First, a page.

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Salads fresh from John and Judy’s backyard

By RICH HEFFERN

In January the seed catalogs arrive. Shortly after, here in the Midwest the red cardinals begin to sing, no matter how frigid the weather or how dark the mornings. My spring hunger really cranks up then. I wake up having dreamed of fresh salads, plates piled with peppery arugula, fresh sprouts and crisp radishes. Then it’s time to fill out the CSA form, lick the envelope and send it off.

Every spring now for the last five years we have signed up with a local farmer in a CSA subscription. CSA stands for community-supported agriculture. As with all CSAs, we pay a fixed amount up front in February or March. In return, we can expect to receive 24 or more weeks of fresh organic produce beginning in May and ending in late October or early November. The advantages of CSA are many. We get quality produce first, the freshest pick, the best selection. We receive an astonishing variety, depending on what is in season. By participating, we support a local family farm operation that is ecologically and environmentally sound, locally focused and sustainable. By paying for food in advance, we help keep the farmer from borrowing for seeds and start-up costs. There’s a slight risk if poor weather produces poor harvests, but CSA farmers are usually so diversified that the risk is minimal.

Best of all, we know the people who grow our food. We have shared potlucks with them, visited the farm, perused their organic certification papers. Our farmers are John and Judy Kaiahua of J.J. Farms in Raytown, a Kansas City, Mo., suburb. John is retired from the Marines. His “farm” spreads over his spacious backyard -- and over a number of other half-acre backyards leased from neighbors. In this limited space, John and Judy grow enough scrumptious produce to feed 40 customers and sell at the local organic market.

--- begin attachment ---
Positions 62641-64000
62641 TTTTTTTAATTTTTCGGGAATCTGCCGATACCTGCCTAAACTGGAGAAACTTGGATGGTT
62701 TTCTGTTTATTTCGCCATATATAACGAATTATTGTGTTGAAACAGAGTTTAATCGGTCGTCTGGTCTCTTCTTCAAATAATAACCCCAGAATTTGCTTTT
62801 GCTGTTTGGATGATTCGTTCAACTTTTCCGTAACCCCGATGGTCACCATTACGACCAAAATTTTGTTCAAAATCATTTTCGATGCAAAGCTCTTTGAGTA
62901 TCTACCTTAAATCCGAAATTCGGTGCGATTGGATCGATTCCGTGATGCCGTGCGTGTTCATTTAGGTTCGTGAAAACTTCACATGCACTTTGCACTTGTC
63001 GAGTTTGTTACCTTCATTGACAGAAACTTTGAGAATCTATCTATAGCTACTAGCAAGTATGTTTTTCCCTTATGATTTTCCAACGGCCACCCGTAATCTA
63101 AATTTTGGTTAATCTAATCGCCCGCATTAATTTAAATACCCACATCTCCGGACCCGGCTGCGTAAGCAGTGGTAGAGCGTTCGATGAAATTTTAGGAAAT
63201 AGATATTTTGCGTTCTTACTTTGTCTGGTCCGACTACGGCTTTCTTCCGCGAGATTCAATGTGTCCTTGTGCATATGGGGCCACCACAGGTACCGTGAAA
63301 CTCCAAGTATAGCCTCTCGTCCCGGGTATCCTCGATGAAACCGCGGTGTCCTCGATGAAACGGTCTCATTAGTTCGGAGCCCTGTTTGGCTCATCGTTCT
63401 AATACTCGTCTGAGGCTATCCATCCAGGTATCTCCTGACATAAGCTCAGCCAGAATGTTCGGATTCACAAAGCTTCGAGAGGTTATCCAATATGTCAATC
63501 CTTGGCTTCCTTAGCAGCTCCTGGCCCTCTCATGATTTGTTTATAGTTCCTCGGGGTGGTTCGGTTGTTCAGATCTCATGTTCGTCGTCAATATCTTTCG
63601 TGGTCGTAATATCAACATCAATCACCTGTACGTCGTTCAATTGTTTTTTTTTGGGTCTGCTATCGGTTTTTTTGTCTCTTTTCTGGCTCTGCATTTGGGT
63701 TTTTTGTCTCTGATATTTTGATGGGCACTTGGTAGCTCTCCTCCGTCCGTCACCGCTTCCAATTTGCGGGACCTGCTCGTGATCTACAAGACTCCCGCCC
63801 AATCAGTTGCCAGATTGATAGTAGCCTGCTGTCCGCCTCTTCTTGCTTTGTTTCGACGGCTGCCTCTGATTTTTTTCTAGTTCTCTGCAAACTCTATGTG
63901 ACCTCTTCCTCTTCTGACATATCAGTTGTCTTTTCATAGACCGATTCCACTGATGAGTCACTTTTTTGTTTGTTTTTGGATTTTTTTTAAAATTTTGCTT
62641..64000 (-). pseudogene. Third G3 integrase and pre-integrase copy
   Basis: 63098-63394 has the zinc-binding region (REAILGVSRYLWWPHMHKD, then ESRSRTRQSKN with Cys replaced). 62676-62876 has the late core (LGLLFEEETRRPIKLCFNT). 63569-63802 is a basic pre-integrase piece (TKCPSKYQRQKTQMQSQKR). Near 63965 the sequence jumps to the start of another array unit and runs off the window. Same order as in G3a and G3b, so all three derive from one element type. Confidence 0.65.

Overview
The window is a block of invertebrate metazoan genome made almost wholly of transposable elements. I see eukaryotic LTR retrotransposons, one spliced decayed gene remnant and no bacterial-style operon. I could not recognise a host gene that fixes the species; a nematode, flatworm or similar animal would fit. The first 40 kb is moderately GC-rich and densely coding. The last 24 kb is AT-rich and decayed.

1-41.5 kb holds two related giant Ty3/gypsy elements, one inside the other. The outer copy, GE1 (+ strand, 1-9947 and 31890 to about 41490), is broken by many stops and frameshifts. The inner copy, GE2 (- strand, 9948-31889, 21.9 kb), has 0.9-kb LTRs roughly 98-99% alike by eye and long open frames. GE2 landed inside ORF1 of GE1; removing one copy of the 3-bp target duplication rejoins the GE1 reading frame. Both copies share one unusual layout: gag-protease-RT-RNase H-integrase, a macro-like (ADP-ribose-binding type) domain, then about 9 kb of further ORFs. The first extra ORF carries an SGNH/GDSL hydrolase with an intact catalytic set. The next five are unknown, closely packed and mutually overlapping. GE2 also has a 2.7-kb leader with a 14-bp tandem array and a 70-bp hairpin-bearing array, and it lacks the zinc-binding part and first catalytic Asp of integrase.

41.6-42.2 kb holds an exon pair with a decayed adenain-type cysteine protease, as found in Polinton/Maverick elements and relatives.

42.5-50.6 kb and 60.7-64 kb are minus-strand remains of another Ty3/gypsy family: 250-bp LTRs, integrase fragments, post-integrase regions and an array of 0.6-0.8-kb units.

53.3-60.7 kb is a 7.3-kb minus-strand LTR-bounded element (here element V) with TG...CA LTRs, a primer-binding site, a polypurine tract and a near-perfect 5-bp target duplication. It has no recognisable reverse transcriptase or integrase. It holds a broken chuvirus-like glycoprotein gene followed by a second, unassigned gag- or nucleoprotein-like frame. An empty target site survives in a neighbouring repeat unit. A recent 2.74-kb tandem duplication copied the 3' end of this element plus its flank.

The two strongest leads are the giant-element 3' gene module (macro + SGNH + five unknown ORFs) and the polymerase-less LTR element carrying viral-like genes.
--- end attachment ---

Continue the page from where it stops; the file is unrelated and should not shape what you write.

Why shell out the extra money for organic? We pay because we know most supermarket food is grown, distributed and managed by a few corporate giants that annually use about 2 to 3 billion pounds of pesticides and 250 billion pounds of artificial fertilizer. Because the foodstuffs travel long distances and are doctored with artificial colors, waxes and sprays to give the illusion of freshness, it is often two weeks or more from picking by the time the store clerk neatly piles them in Aisle 2 at the local food emporium. Such wasteful and unsustainable practices not only result in food that is unsafe to eat and lacking in nutrition, but also our topsoil disappears and our air and groundwater are gravely polluted. The nearby state of Kansas came in last of all 50 states two years running on water quality because of agricultural runoff.

There’s a justice angle here as well as an environmental one. The anemic tomato that appears on winter produce shelves is most likely grown in Mexico or even Peru, sprayed with chemicals banned in the United States and picked by a worker paid $2.50 a day who is given no protection such as gloves, masks or safety instructions and has no access to health care. Organic is not only a contribution to personal and environmental health, it also serves the cause of justice in a direct way. We vote with our dollars. Spending them on organic simply tips the scales back toward a better world. Eating nowadays is a profoundly moral act.